Gül Kale, a visiting scholar at the Institute of Islamic Studies, is one of 10 recipients of the new Getty/ American Council of Learned Societies (ACLS) Postdoctoral Fellowships in the History of Art.
Each 12-month fellowship includes a $60,000 stipend and an additional $5,000 for travel and research. Awardees will convene at the Getty Foundation for a week-long residency upon completion of their fellowships, creating a community of scholars connected to one another. The fellowships encourage projects that make substantial and original contributions to the understanding of art and its history, an endeavor that now includes both technical and digital art history.
Kale, who holds a PhD from McGill’s Architectural History and Theory Program (2014), is an affiliated fellow at the Forum Transregionale Studien, Berlin. The Getty/ACLS Fellowship will support Kale’s work titled Unfolding Text, Image, and Artifact: Theory, Poetics, and Ethics in Cafer Efendi’s Seventeenth-Century Book on Ottoman Architecture. The book-length project is the first sustained and critical analysis of A Book on Architecture, the scholar Cafer Efendi’s book about Ottoman architecture and the life of Mehmed Agha, the chief architect of the Sultanahmet Mosque in Istanbul in 1617.
“We believe that research support is essential to maintain art history as a strong and vital discipline in the humanities,” said Deborah Marrow, director of the Getty Foundation. “The Getty Foundation’s partnership with ACLS is an opportunity to provide promising scholars the time and space they need to write, travel, and interact with collections and peers. We hope these fellows will become future leaders in art history.”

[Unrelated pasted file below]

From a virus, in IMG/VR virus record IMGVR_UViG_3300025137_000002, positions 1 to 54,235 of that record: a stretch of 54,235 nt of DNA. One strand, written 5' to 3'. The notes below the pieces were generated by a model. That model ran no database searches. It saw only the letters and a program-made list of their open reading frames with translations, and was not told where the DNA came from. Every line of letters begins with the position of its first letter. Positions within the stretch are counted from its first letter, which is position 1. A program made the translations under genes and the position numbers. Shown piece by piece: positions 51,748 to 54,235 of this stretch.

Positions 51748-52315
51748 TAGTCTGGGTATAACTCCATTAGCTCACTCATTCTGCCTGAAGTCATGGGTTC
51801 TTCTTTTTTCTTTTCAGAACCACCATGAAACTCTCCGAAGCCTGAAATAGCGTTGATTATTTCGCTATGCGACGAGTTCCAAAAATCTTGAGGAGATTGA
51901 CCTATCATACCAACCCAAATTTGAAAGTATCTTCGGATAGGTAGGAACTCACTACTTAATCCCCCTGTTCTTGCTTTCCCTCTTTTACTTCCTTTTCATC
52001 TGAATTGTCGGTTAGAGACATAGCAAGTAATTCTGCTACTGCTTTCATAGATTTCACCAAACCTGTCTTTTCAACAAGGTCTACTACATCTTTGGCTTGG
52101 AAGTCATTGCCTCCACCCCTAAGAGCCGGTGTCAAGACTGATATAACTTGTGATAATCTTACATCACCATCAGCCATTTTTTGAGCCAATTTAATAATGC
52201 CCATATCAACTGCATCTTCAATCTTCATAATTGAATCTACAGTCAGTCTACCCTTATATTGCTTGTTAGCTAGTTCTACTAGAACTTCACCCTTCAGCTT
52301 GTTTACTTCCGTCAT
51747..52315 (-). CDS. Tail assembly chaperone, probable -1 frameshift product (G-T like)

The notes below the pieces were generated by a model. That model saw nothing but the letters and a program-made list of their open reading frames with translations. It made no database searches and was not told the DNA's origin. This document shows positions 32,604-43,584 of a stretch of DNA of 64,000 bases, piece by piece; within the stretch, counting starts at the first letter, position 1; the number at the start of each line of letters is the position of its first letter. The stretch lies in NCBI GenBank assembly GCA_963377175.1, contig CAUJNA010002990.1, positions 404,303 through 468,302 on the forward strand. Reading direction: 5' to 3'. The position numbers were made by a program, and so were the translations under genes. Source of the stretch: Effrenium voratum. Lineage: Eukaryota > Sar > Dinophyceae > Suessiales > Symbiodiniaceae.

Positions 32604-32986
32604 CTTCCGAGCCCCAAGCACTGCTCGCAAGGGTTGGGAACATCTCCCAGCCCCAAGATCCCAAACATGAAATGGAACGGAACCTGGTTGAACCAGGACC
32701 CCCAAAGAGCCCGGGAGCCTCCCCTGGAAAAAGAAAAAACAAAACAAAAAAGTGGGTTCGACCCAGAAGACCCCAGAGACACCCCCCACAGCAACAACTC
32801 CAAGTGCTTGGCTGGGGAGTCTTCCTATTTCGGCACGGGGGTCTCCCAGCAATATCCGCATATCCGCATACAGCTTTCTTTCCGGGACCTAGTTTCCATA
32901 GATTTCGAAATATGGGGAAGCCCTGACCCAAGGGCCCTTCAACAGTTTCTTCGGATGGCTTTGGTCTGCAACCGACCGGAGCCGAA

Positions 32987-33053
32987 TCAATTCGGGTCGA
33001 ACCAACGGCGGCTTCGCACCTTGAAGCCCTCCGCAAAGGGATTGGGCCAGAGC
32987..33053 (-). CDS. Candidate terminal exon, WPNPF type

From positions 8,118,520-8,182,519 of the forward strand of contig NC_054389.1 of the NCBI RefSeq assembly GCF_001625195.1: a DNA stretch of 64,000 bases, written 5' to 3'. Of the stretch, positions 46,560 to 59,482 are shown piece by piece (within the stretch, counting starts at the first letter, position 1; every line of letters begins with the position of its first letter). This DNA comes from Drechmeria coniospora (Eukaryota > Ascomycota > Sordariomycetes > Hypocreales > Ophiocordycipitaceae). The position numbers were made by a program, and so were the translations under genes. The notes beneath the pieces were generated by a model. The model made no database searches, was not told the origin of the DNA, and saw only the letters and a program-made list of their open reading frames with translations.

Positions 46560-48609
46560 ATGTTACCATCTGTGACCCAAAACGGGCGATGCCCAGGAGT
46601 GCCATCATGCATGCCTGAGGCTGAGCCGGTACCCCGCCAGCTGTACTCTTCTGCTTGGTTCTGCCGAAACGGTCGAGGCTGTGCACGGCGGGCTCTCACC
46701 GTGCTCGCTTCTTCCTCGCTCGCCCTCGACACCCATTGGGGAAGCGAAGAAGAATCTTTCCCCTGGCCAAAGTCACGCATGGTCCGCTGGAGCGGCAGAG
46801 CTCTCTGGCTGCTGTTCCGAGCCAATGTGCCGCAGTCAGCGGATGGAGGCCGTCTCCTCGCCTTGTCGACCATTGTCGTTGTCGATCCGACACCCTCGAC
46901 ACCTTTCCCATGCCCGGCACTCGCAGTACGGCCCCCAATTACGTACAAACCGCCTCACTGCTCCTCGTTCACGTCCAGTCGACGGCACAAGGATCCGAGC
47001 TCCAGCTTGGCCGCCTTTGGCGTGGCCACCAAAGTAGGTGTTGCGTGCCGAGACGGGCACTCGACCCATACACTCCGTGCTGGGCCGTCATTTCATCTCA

The Postdoctoral Fellowships were a flagship Getty Foundation program for 25 years. From 1984 to 2009, over 350 fellowships were awarded to scholars at the beginning of their careers. The program focused on broadening the definition of the visual arts and strengthening the connection between art history and other humanistic disciplines.
The new program allows for more cross-disciplinary research, new modes of interpretation, and projects that have an impact on the broader field of art history beyond the recipient’s specific sub-fields.
“This year’s awardees exemplify the new fellowship program’s commitment to advancing innovative research that not only broadens the understanding of art and its history, but enriches humanistic knowledge around the world,” said Pauline Yu, president of ACLS. “We look forward to another amazing and global pool of applicants next year.”